I was inspired by my own experience being a dancer/choreographer/artist in New York City during the pandemic, and specifically the feelings we share in a day in New York. There are days we feel alive, amazing, and on top of the world and we go through our days with joy; and there are days where we feel discouraged, uninspired, and sad and similarly, we have to go through our days with those feelings. Regardless of our emotional state, New York is still there; still present; and ever pressuring or uplifting us.

2. From the idea to the finished product, how long did it take for you to make this film?

We had our first meeting about this film in December of 2020, and the film was released May 2021.

3. How would you describe your short film in two words!?

Love/Hate

4. What was the biggest obstacle you faced in completing this film?

COVID. We recorded the song, rehearsed, and worked in New York City during the pandemic. It was important to keep everyone safe and working!

5. What were your initial reactions when watching the audience talking about your film in the feedback video?

It was really exciting to see and hear people talk about a film that I have really only shared with people I know or am connected with. It is inspiring to know that complete strangers are watching, enjoying, and understanding my film. They really understood what I was trying to convey and that felt encouraging.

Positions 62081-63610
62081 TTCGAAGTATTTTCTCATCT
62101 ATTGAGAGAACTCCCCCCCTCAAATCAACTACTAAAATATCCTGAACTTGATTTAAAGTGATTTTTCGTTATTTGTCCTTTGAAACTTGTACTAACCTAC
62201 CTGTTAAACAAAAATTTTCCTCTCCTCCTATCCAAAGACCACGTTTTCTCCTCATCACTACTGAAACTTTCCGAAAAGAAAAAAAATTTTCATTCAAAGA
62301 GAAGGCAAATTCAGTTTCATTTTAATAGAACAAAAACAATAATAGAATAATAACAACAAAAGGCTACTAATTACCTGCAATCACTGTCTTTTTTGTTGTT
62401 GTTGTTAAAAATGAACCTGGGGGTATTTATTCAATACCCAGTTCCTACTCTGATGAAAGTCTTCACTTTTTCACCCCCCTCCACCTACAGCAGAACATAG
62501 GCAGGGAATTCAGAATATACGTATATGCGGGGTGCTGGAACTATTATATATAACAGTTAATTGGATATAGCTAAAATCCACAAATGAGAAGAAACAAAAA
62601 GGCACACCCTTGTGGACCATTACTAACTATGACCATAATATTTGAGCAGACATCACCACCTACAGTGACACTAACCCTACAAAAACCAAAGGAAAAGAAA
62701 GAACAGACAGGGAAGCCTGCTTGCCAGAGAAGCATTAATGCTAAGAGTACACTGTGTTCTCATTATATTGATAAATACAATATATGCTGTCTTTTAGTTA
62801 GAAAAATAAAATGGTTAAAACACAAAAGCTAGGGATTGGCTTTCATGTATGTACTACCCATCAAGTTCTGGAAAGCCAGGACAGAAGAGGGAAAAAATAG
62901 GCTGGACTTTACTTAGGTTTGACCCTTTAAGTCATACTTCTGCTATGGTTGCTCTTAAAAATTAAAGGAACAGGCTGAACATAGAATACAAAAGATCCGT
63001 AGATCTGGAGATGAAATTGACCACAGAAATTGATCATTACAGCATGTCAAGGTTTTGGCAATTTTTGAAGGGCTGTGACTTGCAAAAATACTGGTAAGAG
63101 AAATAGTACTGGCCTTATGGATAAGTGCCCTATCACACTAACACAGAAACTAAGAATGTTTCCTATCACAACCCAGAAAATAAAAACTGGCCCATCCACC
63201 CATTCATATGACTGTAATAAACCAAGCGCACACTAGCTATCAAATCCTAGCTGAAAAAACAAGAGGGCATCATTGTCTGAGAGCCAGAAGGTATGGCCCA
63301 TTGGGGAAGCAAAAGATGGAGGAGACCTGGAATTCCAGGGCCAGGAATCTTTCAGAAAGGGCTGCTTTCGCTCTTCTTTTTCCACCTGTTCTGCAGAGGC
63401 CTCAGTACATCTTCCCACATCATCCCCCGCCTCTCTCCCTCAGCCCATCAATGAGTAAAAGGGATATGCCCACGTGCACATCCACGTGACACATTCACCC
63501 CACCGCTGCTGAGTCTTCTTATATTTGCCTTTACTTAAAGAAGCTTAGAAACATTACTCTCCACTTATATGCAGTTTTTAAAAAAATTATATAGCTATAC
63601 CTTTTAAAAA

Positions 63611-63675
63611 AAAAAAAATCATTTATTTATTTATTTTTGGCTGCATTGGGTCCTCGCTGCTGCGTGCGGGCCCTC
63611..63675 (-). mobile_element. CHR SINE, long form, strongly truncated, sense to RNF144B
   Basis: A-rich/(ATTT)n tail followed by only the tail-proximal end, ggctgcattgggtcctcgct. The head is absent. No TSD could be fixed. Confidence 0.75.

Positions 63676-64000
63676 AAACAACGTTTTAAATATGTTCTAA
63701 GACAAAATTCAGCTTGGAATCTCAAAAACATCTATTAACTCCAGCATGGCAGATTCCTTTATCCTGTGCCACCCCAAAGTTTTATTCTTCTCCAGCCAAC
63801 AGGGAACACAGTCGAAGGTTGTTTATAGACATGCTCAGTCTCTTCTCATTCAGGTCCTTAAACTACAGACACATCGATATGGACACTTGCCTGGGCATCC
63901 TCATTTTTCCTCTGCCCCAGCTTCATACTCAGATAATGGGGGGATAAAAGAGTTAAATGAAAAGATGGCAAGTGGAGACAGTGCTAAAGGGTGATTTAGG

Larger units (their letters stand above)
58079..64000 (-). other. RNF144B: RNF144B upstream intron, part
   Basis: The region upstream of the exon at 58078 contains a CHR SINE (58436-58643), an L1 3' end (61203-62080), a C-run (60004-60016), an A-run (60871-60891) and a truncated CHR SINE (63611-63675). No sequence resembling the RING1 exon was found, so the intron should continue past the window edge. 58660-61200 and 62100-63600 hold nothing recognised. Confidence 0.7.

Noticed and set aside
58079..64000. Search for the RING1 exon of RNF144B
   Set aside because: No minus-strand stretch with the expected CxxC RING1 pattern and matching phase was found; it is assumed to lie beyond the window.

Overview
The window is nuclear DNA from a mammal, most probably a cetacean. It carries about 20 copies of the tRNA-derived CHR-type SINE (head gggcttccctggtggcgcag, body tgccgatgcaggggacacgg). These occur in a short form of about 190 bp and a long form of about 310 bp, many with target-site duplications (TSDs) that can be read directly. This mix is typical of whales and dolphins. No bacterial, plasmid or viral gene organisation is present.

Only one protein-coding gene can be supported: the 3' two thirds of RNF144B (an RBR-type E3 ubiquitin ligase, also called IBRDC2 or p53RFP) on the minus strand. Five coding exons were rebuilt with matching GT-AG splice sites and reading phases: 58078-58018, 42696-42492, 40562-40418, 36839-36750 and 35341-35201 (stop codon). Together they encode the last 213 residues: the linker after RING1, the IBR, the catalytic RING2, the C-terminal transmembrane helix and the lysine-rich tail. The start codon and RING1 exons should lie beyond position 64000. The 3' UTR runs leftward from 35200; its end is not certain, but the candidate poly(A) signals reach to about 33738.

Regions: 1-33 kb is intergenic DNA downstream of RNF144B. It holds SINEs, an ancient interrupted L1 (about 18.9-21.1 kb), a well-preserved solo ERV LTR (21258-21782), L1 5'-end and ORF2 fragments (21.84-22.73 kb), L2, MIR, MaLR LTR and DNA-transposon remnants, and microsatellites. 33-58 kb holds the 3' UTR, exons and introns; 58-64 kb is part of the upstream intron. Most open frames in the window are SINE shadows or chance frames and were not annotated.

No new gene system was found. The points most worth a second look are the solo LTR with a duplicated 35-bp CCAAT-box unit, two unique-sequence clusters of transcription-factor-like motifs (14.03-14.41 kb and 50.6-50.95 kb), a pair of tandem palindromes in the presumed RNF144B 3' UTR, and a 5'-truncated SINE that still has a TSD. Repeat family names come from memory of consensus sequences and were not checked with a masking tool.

Watch the Audience FEEDBACK Video:

6. When did you realize that you wanted to make films?

When the pandemic began I felt really lost having worked in live theatre for the last 20 years. I knew I wanted to keep creating and challenging myself and film seemed the right fit.

7. What film have you seen the most in your life?

Probably West Side Story.

8. You submitted to the festival via FilmFreeway, what are you feelings of the submission platform from a filmmaker’s perspective?

The FilmFreeway platform is easy to use and navigate. It made it easy for me to submit to multiple festivals without having to upload my video/information over and over again. I liked that!

9. What is your favorite meal?

Pizza in Naples. No question.

10. What is next for you? A new film?

I am working on getting a dance grant to make a longer dance narrative film featuring new music. Basically I want to unfold “only living boy” into a longer piece.